Gout is a kind of Arthritis caused by a buildup of Uric acid crystals in the joints. Uric acid is a bi-product created as our bodies break down the many foods we eat. An abnormality in The handling of this Uric acid in our body and the crystallization of these compounds in the joints can cause painful attacks of Arthritis, even kidney stones, and possible blockage of the kidney filtering process with Uric acid crystals, which may lead to kidney failure. Gout is one of the most frequently recorded medical illnesses throughout time.
What are the main symptoms of Gout?
The signs and symptoms of gout almost always occur suddenly, and very often at night. They include the following:
- Intense joint pain. Gout typically affects the large joint of your big toe, but it can occur in any joint. Other commonly affected joints include the ankles, knees, elbows, wrists and fingers. The pain is usually going to be the most severe within the first 3 to 12 hours after it begins.
- Lingering discomfort. After the most severe pain subsides, some joint discomfort may last from a day to a few weeks. Down the road attacks may last longer and affect more joints.
- Inflammation and redness. The affected joint or multiple joints may become swollen, tender, warm and red.
- Limited range of motion. As gout progresses, you may not be able to move your joints normally.
The buildup of Uric acid in your blood from the breakdown of purines causes Gout.
Certain conditions, such as blood and metabolism disorders or dehydration, make your body produce too much Uric acid.
A kidney or thyroid problem, or an inherited disorder, can make it harder for your body to remove excess Uric acid.
You’re more likely to get gout if you:
- are a middle-aged man or a postmenopausal woman
- have parents, siblings, or other family members with gout
- eat too much purine-rich food, such as red meats, organ meats, and certain fish
- drink alcohol
- take medications such as Diuretics and Cyclosporine
- have a condition such as high blood pressure, Kidney disease, Thyroid disease, Diabetes, or Sleep apnea
More risk factor information.
- Diet. Eating a diet rich in meat and seafood and drinking beverages sweetened with fruit sugar (fructose) increase levels of Uric acid, which increase your risk of gout. Alcohol consumption, especially of beer, also increases the risk of Gout.
- Obesity. If you’re overweight, your body produces more Uric acid and your kidneys have a more difficult time eliminating uric acid.
- Medical conditions. Certain diseases and conditions increase your risk of Gout.
- Certain medications. The use of Thiazide diuretics — commonly used to treat hypertension — and low-dose aspirin also can increase Uric acid levels. So can the use of anti-rejection drugs prescribed for people who have undergone an organ transplant.
- Family history of gout. If other members of your family have had gout, you’re more likely to develop the disease.
- Age and sex. Gout occurs more often in men, primarily because women tend to have lower Uric acid levels. After menopause, however, women’s Uric acid levels approach those of men and they become more susceptible to Gout. Men are also more likely to develop Gout earlier — usually between the ages of 30 and 50 — whereas women generally develop signs and symptoms after menopause.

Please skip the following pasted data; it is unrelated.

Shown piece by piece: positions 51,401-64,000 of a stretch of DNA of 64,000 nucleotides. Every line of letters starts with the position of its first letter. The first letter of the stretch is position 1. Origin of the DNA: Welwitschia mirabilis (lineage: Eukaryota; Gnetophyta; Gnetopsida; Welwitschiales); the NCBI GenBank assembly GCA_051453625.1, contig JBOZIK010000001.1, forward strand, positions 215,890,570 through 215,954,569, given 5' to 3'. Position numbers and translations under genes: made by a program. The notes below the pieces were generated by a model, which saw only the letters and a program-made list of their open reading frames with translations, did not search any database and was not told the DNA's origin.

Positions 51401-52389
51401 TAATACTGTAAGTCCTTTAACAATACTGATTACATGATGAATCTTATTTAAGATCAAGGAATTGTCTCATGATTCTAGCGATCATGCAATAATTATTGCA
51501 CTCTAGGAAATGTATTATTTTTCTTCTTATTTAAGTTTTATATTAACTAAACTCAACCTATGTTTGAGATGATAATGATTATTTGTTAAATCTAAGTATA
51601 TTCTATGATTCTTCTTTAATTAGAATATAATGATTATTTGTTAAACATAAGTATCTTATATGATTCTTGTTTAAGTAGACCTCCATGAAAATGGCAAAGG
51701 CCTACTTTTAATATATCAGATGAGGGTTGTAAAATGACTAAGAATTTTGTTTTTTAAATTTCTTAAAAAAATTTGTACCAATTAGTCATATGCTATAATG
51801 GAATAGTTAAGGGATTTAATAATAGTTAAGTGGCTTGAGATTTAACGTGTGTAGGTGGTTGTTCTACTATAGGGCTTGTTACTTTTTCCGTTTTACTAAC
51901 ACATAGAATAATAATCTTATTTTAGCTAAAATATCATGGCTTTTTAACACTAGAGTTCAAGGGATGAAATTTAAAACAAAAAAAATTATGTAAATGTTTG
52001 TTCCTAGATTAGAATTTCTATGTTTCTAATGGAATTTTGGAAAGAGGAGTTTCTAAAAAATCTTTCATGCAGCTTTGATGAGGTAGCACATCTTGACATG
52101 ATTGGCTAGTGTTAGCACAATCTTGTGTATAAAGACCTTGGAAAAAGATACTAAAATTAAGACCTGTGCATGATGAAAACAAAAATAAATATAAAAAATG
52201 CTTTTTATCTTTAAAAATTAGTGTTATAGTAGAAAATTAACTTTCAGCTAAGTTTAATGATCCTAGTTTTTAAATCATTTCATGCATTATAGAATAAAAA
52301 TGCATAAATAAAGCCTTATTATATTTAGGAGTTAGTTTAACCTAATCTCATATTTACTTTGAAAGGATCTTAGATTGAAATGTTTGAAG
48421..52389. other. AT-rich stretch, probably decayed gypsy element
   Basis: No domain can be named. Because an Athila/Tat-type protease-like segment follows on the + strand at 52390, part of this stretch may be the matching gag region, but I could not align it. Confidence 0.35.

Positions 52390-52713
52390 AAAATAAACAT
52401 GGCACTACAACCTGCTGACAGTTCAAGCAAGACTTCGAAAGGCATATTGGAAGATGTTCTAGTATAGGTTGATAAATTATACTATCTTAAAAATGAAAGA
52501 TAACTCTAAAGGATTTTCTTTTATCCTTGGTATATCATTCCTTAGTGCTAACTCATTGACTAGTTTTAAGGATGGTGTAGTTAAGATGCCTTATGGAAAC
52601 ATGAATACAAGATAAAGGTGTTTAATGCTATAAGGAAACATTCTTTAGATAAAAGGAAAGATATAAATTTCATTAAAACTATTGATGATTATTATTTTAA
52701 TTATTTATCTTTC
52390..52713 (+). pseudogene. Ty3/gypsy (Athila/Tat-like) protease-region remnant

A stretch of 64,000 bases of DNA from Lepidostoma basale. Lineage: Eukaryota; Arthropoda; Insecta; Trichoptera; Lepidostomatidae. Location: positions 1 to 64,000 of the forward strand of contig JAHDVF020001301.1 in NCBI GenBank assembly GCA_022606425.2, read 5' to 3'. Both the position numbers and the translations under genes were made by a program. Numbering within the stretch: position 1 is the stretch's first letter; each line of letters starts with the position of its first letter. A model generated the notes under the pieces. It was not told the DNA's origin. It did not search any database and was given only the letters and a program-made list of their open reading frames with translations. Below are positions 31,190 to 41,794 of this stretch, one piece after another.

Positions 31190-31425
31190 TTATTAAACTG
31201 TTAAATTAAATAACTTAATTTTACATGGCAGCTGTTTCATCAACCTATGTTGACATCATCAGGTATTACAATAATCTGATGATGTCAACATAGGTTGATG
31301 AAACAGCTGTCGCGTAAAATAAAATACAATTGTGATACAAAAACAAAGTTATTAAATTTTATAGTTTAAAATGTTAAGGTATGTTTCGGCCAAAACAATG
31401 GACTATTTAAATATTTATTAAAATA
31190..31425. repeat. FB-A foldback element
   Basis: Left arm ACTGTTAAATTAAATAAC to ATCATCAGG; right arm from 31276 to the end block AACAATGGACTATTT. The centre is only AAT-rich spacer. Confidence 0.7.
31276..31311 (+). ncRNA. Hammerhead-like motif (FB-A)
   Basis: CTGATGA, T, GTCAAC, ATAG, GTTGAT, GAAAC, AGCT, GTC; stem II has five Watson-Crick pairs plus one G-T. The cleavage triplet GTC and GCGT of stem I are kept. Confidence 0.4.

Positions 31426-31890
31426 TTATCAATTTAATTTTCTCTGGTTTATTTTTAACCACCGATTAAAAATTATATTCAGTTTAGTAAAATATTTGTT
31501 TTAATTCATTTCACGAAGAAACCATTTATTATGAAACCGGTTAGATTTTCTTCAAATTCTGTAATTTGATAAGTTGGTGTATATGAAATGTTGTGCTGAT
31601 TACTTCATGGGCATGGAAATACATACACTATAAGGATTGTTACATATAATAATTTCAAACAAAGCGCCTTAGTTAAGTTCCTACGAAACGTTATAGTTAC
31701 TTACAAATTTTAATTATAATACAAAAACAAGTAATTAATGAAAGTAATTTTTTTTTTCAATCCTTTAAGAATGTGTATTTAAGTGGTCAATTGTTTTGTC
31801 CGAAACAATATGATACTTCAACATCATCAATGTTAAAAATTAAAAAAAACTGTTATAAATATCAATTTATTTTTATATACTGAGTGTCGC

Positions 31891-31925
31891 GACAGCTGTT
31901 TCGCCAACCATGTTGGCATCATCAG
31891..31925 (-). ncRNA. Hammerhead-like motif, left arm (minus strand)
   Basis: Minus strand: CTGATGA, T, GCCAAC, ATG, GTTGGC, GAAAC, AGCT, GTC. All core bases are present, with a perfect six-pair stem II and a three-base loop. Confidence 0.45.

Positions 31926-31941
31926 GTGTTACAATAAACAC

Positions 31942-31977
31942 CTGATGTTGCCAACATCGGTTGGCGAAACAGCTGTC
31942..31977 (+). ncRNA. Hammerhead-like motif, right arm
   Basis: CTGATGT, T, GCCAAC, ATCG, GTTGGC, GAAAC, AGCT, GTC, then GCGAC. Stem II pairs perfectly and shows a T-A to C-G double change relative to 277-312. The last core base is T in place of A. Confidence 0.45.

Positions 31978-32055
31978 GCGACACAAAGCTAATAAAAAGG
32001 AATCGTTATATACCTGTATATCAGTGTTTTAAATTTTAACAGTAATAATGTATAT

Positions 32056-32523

- Recent surgery or trauma. Experiencing recent surgery or trauma has been associated with an increased risk of developing a Gout attack as well.
Treatments for Gout are designed to reduce either the pain and inflammation of individual attacks or the frequency of attacks. Traditional treatments include making dietary changes and taking certain medications.
- Reduce or eliminate alcohol, especially beer.
- Drink lots of water or other nonalcoholic beverages.
- Eat more low-fat or nonfat dairy products.
- Avoid high Purine foods, including organ meats (kidneys, liver, and sweetbreads) and oily fish (sardines, anchovies, and herring).
- Limit meat in favor of plant-based proteins like beans and legumes.
- Eat complex carbohydrates, such as whole-grain breads, fruits, and vegetables, rather than sugary sweets and refined carbohydrates like white bread.
- Non-steroidal anti-inflammatory drugs (NSAIDs)
- Xanthine oxidase inhibitors like Allopurinol reduce the amount of Uric acid produced by the body.
- Methylprednisolone (Medrol)
- Celecoxib (Celebrex)
- Ibuprofen (Advil)
- Indomethacin (Indocin)
- Naproxen (Aleve)
Alternative treatments for Gout target reducing pain during attacks or lowering Uric acid levels to potentially prevent attacks. As you see with many alternative treatments for any disease or condition, there are many opinions and they are often mixed as to how well each alternative treatment method works. Research is often minimal or non-existent in comparison to traditional medical treatments for Gout.
However, with that being said, many people have had success in using alternative treatments in the management of many diseases and conditions, including Gout. Before you try any alternative treatment, you should always check with your doctor to be sure that the methods are safe and right for you and your situation.